Tim Lokiec's drawings were exceptionally beautiful, even (or especially) if you've already seen him at LFL. Loved Tim Hawkinson's truck tire.

There is a site for the curator of the Wooster St. show, Chris Perez, but there's no Deitch website! Especially shocking in the circumstances of their moneyed hipsterdom. Logistics: 76 Grand St. and 18 Wooster Street (212) 343 7300

Beatriz Monteavaro, from the series, "Picasso visits the Planet of the Apes"

A very subjective and definitely only partial list of some of the good stuff in Williamsburg galleries this week:

Manit Sriwanichpoom's ghostly pink photographic provocations at Momenta
72 Berry

Andrew Jeffrey Wright's delightful and very smart conscience drawings at Champion
281 N. 7th

Jackie Gendel's gorgeous waxy oils at Jessica Murray, esp, Kablasto!
210 N. 6th

Meighan Gale's breathtakingly intimate effortlessly majestic self-portraits at Black & White
483 Driggs

Everest Hall's shameless sourced brush and pencil images at Bellwether
335 Grand

Andrea Loefke's enigmatic sculptures and tiny drawing constructions at S1
242 S. 1st

Beatriz Monteavaro's beautiful Picasso/Planet of the Apes obsessions at Monya Rowe
242 S. 1st

Joe Fig's sculptural reconfigurations of painters' studios at Plus Ultra
235 S. 1st

Joe Amrhein's affectionate reading of the detritus of art criticism at Roebling Hall
390 Wythe

[image from Times Stereo]

Joe Ovelman, Two Walls 2003, guerilla installation

If you missed Joe Ovelman's walls in Chelsea last month, and if you want to see more of the work I've talked about in the past on this site, stop by Oliver Kamm's 5BE Gallery by November 15, when the current small group show closes.

Ovelman has covered most of one wall of the gallery with many of the arresting images with which he had earlier wheatpasted the plywood on either 25th Street or 10th Avenue, and I don't think anyone has torn them off the plaster yet.

5BE Gallery is located on the second floor at 504 West 22nd Street, just west of 10th Avenue.

[image from Oliver Kamm 5BE Gallery]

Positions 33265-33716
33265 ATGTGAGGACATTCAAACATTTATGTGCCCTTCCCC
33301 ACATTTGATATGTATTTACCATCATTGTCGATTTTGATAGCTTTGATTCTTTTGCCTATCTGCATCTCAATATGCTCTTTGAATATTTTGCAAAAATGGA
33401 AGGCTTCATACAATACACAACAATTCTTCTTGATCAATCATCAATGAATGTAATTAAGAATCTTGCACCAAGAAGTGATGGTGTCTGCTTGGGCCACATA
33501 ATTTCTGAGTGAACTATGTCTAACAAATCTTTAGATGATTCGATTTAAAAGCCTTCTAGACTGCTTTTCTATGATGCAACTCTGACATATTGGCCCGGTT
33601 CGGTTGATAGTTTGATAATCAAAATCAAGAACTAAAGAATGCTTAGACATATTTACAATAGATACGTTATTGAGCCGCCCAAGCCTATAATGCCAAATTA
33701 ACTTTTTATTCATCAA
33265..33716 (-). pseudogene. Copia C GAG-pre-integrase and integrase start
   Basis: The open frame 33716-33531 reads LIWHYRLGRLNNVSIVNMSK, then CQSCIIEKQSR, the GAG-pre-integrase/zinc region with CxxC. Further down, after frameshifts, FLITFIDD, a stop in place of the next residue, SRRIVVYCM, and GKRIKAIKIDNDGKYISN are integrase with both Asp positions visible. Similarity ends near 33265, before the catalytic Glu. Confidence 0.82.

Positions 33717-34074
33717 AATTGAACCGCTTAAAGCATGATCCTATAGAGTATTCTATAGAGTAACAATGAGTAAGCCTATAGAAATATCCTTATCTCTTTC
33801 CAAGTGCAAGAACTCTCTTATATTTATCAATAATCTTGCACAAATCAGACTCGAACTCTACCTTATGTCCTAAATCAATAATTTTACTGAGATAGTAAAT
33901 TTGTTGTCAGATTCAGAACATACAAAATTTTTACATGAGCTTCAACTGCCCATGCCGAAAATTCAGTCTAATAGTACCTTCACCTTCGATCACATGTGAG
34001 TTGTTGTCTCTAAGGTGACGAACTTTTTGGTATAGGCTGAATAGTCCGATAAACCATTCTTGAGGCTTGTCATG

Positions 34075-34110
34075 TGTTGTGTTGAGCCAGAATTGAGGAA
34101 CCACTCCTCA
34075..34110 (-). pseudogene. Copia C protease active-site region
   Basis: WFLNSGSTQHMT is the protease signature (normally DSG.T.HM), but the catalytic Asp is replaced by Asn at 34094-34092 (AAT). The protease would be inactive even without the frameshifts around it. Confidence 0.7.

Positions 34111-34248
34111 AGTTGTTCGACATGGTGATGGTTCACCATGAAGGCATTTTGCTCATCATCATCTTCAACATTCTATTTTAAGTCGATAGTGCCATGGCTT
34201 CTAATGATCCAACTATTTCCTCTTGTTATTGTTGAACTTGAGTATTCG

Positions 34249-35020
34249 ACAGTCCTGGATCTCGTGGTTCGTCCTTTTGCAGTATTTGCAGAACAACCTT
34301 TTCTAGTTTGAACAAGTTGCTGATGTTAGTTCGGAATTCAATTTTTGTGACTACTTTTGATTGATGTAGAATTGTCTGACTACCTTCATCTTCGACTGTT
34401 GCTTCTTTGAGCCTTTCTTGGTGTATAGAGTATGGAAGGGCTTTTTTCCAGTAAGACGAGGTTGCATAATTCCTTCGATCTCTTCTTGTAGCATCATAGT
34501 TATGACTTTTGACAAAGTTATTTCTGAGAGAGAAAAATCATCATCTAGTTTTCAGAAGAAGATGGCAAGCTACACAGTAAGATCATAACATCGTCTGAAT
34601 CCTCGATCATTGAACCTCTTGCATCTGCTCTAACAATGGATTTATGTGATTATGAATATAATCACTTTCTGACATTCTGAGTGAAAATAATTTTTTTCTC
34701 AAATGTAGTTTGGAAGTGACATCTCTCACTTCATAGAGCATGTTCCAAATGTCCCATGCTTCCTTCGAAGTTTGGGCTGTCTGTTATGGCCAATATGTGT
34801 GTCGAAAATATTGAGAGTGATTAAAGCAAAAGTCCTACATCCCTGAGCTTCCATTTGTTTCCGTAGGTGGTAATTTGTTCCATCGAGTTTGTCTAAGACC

2 Columbus Circle

Maybe there's a chance for a last-minute reprieve.

Three preservation groups filed suit yesterday to stop the city from selling the vacant [Edward Durell Stone] city-owned building at 2 Columbus Circle to a museum that wants to strip off the building's modernist facade.

Taking issue with an environmental review that cleared the way for the building to be transferred to a quasi-public agency that would handle the sale, the preservationists demanded a new environmental impact statement on the proposed alterations. They also accused the city of moving to dispose of a building worthy of landmark status "without adequately considering the consequences of its loss."

The lawsuit alleged that because the city wanted to sell the building, the city's Landmarks Preservation Commission was reluctant to hold a public hearing on designating it a landmark. "The city's economic objectives infected the process for considering the potential landmark status of the building and subsequently tainted the environmental analysis that it performed in order to gain legal authorization for the sale," the lawsuit said.

By Vitruvius, it's the only building worth looking at in the entire plaza, er, circle. For more on both the modernist building and the political-economic and aesthetic battle, see the LANDMARK WEST, Recent Past preservation and City Review sites.

[image is historical photograph, courtesy Ezra Stoller, 1964 ©ESTO, on Recent Past Preservation site]

Michael Meads, Anarchist Cum Shot, 2002

The most exciting gallery show in town - at least until the next one - is at Team right now, "my people were fair and had cum in their hair (but now they're content to spray stars from your boughs)". But it wasn't the name of the show that pulled me into the space last Tuesday.

Instead, the cause of my unplanned detour as I rushed to the White Box benefit that evening was the fact that I had spotted a familiar Jeff Burton image on the back wall of the gallery's second room. Yup. From the sidewalk, almost half a floor above the space. It was something of a red flag.

Barry and I went back together yesterday, and we'll definitely return, probably more than once.

For me it might have been enough that this group show, curated by Bob Nickas, is provocative, and that it presents work by a number of young artists whose work we have already coveted or actually jumped on, but the installation is mad really awesome by the inclusion of some of their kindred of the last four decades, painter, sculptors, photographers and film or video makers, some now established, some nearly forgotten and some even ignored.

What holds it all together is its honesty and its delight in sexual pleasure. Also, the eye loves it all. There's not a dud in the entire show, a roster of 39 different artists.

Even the (serendipitous?) blending of sound from the two monitors playing near to each other contibuted to the energy of the (Six!) exhibition spaces.

One cavil, but it's more of a surprise, given this particular Team assemblage: Where's Joe Ovelman?

The show's statement by Jose Freire is a gem.

I'm not even sure much of the work is even available for sale, but I'm happy to think of the entire business as a great public service. Thanks, guys.

Oh yes, we're also delighted to find an important gallery installation whose title cannot appear in the NYTimes.

The show is up through November 15 at 526 West 26th Street.

[image from Team Gallery]

This page is an archive of entries in the Culture category from November 2003.